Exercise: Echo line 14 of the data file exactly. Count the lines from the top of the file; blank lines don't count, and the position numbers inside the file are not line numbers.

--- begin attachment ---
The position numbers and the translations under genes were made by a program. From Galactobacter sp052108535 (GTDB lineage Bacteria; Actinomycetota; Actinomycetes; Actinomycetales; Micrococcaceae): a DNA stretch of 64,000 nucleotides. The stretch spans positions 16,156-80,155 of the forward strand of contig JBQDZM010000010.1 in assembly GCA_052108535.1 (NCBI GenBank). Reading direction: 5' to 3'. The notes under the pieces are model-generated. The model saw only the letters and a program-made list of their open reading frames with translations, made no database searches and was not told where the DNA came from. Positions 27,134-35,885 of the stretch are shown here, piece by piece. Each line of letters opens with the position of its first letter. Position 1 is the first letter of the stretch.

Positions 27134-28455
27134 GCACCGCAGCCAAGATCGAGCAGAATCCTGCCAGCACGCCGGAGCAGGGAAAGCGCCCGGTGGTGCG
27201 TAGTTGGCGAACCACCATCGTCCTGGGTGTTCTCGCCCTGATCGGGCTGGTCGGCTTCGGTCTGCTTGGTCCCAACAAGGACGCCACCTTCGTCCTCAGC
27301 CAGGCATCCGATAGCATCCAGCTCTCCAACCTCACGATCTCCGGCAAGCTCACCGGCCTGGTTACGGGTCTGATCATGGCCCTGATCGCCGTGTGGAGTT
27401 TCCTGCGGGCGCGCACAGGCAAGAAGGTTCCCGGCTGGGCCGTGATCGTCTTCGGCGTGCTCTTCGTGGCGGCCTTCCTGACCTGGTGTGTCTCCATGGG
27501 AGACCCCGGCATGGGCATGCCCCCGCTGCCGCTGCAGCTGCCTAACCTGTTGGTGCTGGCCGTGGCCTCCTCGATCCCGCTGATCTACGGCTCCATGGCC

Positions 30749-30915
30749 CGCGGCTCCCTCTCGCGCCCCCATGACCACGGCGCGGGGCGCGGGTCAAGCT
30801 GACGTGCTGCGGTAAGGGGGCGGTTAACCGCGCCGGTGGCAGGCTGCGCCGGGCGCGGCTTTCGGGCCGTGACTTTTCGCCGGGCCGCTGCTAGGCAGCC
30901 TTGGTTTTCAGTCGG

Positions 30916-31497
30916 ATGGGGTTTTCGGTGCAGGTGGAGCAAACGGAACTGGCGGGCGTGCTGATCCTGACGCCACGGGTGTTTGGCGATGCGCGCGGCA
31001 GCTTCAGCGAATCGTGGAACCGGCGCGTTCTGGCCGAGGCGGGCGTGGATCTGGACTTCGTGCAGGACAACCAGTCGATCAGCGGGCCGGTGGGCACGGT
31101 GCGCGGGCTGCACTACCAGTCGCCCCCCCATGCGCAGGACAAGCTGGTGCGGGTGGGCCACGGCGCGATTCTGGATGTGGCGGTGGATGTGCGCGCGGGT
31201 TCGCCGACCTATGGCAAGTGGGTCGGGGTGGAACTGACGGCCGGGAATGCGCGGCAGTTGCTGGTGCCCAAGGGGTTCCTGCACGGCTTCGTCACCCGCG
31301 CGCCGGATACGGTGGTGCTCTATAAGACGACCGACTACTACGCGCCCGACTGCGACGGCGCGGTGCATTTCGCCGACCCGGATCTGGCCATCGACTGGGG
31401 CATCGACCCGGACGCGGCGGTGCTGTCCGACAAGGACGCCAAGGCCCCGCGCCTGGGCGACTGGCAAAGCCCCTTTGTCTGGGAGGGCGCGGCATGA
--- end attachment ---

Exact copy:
31001 GCTTCAGCGAATCGTGGAACCGGCGCGTTCTGGCCGAGGCGGGCGTGGATCTGGACTTCGTGCAGGACAACCAGTCGATCAGCGGGCCGGTGGGCACGGT